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Drag Racing 1978 Suzuki TS185 Nostalgia Bike

Discussion in 'Motorcycle Racing and Track Days' started by Frankster, Mar 22, 2020.

  1. Frankster

    Frankster See the World before you leave it Staff Member Premium Member Ride and Events Crew

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    ... it may not have been the swingarm twisting but the engine moving under acceleration making the chain swerve and fling about.

    It certainly felt like that, but Murdo raced it before without any issues, so maybe the 10 years sitting around did all the damage?
     
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  2. ruckusman

    ruckusman Well-Known Member Premium Member Dirty Wheel Club

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    Rubber perishes and hardens just with time - a good solution to all of those rubbers will go a long way to reducing vibrations

    For some depending on the exterior dimensions skateboard truck polyurethane rubbers may work well

    There's a place in Sydney in Brookvale that makes everything imaginable in polyeurathane and the like, I just cannot think what their business category is so that you can find an equivalent - perhaps plastic engineering, just checked, the place that I knew of is gone
     
  3. Andych

    Andych Well-Known Member Premium Member

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    Pretty sure you can get Nolathane in bar stock etc ( well you used to be able to) so making your own polyurethane bushes shouldn’t be too difficult.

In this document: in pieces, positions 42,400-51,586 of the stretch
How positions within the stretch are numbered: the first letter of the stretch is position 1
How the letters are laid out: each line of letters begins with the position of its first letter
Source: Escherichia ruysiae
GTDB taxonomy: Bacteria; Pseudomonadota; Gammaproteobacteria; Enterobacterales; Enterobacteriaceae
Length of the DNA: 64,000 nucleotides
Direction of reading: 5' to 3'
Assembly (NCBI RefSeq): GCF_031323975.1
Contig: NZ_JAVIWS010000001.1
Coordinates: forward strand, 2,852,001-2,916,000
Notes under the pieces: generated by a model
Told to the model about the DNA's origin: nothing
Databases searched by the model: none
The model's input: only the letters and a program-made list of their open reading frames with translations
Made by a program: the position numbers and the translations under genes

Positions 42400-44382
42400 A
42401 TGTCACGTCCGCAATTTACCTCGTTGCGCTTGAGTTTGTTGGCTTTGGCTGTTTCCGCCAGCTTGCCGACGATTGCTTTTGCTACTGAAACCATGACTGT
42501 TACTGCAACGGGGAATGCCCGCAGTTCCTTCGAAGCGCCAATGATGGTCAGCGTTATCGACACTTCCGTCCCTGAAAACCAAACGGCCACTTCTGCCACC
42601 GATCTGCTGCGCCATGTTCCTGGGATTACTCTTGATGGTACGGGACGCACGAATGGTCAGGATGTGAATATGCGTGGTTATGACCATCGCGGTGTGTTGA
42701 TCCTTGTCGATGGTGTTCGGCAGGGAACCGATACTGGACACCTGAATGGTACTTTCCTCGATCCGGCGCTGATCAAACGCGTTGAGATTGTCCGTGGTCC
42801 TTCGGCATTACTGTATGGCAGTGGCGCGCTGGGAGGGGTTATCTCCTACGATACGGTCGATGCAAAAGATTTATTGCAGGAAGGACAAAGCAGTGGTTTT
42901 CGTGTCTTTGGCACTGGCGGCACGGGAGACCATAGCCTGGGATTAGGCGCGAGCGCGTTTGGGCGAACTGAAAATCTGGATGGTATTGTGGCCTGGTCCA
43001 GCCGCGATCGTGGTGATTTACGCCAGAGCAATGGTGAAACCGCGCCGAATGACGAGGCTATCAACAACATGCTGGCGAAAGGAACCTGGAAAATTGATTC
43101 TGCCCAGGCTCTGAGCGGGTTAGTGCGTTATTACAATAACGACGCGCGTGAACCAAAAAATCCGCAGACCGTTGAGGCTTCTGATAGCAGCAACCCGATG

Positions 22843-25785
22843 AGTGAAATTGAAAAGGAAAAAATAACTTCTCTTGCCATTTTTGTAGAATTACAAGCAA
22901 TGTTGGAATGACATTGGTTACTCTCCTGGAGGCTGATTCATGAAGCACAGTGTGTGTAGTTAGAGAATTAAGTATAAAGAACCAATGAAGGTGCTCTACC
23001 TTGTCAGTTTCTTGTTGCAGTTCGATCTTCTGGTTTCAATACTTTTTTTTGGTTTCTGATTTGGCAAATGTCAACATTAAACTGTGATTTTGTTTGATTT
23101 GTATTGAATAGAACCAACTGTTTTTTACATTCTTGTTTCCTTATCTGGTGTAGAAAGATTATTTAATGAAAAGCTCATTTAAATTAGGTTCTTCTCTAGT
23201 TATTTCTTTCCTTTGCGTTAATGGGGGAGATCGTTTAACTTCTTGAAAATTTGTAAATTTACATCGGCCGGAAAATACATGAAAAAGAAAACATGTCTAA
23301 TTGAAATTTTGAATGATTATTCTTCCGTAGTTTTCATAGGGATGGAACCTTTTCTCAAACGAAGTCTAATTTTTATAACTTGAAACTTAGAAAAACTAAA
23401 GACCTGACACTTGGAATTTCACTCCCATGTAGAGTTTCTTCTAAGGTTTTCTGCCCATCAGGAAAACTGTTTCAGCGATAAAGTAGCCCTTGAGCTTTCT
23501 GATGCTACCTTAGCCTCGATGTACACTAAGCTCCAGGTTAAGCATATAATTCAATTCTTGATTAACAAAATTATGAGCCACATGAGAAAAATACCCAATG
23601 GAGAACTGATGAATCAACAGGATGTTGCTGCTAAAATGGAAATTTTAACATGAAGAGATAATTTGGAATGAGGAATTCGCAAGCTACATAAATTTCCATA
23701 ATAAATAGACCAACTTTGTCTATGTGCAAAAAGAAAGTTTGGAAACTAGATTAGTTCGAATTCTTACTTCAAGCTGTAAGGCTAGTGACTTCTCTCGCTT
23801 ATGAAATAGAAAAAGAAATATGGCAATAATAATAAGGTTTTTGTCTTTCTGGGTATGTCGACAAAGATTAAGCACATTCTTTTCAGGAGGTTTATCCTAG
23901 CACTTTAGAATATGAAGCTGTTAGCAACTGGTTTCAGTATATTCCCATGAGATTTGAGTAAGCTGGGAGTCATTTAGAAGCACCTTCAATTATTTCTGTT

Sent from my iPhone using Tapatalk Pro
     
  4. GreyImport

    GreyImport Administrator Staff Member The Chief Contributing Member

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    In the Land Cruiser world nolathane bushes are a no no as they are stiff and and have no flex/give in them ... rubber only .... so it depends what u want while going in a straight line :)
     
  5. ruckusman

    ruckusman Well-Known Member Premium Member Dirty Wheel Club

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    More oil reduces the Octane rating so your 50:1 mix will yield better resistance to detonation
     
  6. Murdo

    Murdo The Good Doctor Staff Member Premium Member Ride and Events Crew Contributing Member

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    Time does seem to have taken its toll on the rubber bushings. Can you get them out of the engine cases?
    Did you check for loose flywheel?
    The flywheel from the box is from a CDI set up and will not work with the points. The HT coil is from using a 12 volt battery. The the magneto coil is the lighting/charging coil of the DT. Spare condenser.